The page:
|Home arena||Cambria County War Memorial Arena|
|Colors||Black, gold, white|
|2010–2015||Greenville Road Warriors|
|2015–present||Greenville Swamp Rabbits|
|Regular season titles||None|
The Johnstown Chiefs were a minor league ice hockey team located in Johnstown, Pennsylvania, that played in the ECHL. The team was founded in 1987 in the All-American Hockey League, and moved to the East Coast Hockey League (now "ECHL") when that league was formed. The Chiefs lasted for 22 years in Johnstown, and was the last of the founding ECHL teams playing under its original name and in its original city. The Chiefs relocated to Greenville, South Carolina, following the completion of the 2010 season.
The owners originally wanted to name the team the Jets in honor of a team that had played in Johnstown from 1950 to 1977, mostly in the Eastern Hockey League. However, the old Jets' former owners still held the trademark for the name and refused to allow the new team to use it. A contest was held by the owners, allowing the people of Johnstown to vote for the new team name. The cult hockey movie Slap Shot had been filmed in Johnstown, and featured a minor league team called the Charlestown Chiefs. The fans readily jumped on the tie-in, and the Johnstown Chiefs were born.
The Chiefs played their home games in the historic 3,745 seat Cambria County War Memorial Arena in Johnstown, where most of the hockey scenes in the movie Slap Shot were filmed. Despite popular belief, the Chiefs uniforms colors (black, gold, and white) were not chosen because of the local fans' connection to the Steelers, Pirates, and Penguins. Shortly after the emergency lease had been approved by the Cambria County War Memorial, head coach Joe Selenski traveled to Canada to find the team uniforms and called War Memorial Marketing Director Dennis Grenell at 3:00 AM to tell him that the only uniforms he could find were black and gold (similar to the Boston Bruins' uniforms of the 1970s), but he did not have enough money to buy them. Grennell agreed to pay for the uniforms using his own credit card. Coincidentally, the Chiefs' first minor league affiliation would be with the Boston Bruins.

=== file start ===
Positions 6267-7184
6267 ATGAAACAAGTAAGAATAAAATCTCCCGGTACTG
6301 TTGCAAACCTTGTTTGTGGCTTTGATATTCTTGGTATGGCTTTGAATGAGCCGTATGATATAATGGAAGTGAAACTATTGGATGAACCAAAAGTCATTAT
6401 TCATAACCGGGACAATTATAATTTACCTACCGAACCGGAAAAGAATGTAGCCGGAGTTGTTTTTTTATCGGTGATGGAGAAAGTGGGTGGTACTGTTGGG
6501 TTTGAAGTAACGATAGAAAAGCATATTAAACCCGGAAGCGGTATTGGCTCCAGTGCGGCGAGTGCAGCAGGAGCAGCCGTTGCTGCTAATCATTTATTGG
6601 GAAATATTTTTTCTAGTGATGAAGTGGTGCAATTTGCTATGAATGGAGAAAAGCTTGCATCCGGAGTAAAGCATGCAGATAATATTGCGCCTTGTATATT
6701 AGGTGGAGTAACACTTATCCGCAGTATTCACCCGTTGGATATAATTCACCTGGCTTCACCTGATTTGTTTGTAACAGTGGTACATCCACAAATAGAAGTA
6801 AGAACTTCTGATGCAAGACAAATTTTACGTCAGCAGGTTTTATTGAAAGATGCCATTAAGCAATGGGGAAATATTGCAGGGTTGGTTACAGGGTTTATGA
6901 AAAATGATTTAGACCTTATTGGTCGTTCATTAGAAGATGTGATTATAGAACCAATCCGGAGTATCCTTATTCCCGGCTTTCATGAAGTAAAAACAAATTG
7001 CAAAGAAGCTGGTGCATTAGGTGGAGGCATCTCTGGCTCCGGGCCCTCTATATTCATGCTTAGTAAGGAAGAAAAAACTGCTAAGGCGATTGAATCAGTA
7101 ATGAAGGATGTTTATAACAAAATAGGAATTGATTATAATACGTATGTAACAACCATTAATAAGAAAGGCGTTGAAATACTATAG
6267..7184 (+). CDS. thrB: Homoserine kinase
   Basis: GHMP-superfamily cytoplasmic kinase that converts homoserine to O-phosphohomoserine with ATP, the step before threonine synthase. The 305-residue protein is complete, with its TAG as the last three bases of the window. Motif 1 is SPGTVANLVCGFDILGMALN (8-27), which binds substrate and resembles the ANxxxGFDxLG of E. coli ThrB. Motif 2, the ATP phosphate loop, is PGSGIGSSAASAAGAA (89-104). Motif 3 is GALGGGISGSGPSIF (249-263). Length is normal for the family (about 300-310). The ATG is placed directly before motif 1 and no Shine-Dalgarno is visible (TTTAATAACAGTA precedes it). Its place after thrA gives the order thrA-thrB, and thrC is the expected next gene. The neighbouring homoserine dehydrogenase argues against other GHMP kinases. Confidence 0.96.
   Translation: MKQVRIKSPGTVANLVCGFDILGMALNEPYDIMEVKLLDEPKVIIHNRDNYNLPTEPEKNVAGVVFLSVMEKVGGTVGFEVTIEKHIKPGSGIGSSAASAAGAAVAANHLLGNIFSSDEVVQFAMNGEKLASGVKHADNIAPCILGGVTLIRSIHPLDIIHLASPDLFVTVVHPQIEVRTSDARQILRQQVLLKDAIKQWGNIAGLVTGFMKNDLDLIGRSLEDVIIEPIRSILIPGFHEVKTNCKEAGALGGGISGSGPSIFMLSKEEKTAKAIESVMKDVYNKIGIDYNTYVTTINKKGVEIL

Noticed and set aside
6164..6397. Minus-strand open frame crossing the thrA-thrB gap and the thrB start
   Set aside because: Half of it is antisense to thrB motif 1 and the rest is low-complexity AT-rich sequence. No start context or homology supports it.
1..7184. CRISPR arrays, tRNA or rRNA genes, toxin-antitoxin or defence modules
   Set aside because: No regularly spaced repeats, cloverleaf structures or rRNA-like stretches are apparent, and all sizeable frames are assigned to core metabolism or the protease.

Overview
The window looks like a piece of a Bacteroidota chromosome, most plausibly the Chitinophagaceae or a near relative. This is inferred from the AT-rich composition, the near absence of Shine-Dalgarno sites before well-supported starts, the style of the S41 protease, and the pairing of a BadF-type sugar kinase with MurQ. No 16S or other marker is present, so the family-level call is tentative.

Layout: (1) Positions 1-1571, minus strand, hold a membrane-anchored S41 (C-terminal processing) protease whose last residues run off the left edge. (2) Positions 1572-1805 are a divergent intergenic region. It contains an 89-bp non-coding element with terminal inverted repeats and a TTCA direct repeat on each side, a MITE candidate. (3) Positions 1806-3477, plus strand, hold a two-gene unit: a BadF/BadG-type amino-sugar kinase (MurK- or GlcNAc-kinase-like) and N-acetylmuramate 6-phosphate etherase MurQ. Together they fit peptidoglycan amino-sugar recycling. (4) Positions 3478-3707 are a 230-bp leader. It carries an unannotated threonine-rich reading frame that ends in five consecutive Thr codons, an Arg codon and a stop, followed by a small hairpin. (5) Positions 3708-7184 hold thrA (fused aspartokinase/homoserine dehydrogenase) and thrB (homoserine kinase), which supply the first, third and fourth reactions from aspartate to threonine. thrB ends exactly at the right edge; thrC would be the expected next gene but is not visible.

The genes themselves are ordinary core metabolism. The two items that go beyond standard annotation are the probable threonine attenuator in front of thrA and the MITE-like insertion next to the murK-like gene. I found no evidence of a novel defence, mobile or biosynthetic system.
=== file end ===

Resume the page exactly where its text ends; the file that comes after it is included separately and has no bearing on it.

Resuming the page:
The Chiefs along with the Wheeling Thunderbirds (now known as the Wheeling Nailers) played the role of the Pittsburgh Penguins in the 1995 film Sudden Death starring Jean-Claude Van Damme. The premise was the Penguins playing the Chicago Blackhawks for the Stanley Cup when terrorists attempt to hold the Vice President hostage in the arena.
On August 17, 2007, the Chiefs announced that they entered into an affiliation agreement with the NHL's Colorado Avalanche. During the 2007–08 season, the Chiefs served as the Avalanche's secondary minor league affiliate. On September 18, 2007, the Chiefs announced they had also entered an affiliation agreement with the Boston Bruins for the 2007–08 season.
Prior to the 2008–09 season the Chiefs re-signed their affiliation with the Avalanche and entered into an affiliation agreement with the Columbus Blue Jackets, replacing the Bruins, on August 22, 2008.
For the 2009–10 season, the Chiefs were the secondary minor league affiliate to the Minnesota Wild. Jeff Flanagan took up the role of head coach to start the year. After leading the team to an ECHL cellar dwelling 9–19–7 record, Flanagan was fired, replaced for the remainder of the season by majority owner Neil Smith on January 10, 2010.
In February 2010, the Tribune-Democrat reported that television reports from Greenville, South Carolina, stated that the Chiefs would be relocated to Greenville following the season and compete at the BI-LO Center. Greenville had previously been home to the Greenville Grrrowl, who played in the ECHL from 1998 to 2006 when the ECHL revoked Greenville's franchise rights. On February 17, 2010, the league announced that the Chiefs would be relocating to Greenville after the league's Board of Governors voted unanimously in favor of the move. News of the relocation also made the press in New York City, including the New York Times, due to Smith being the former president and governor of the New York Rangers and former general manager of the New York Islanders. The team, renamed the Greenville Road Warriors, then became affiliated with the Rangers.
The team played their final game as the Johnstown Chiefs on Saturday April 3, 2010. The result was a 5–3 loss to the Elmira Jackals. According to a pre-game address by minority owner Ned Nakles to the fans in attendance, the Chiefs name, logo, team records and history would not follow the franchise to Greenville, but would remain in Johnstown under ownership by a non-profit group to possibly be used again should a new team enter the ECHL in the city.
The Wheeling Nailers, the ECHL affiliate of the Pittsburgh Penguins, announced prior to the Chiefs season finale that they would play 10 of their 36 regular season home games and one preseason game at the Cambria County War Memorial Arena during the 2010–11 ECHL season.
Records as of 2009–10 season.
|1988–89||ECHL||60||32||22||—||6||—||70||.583||295||251||Steve Carlson||Lost in Finals|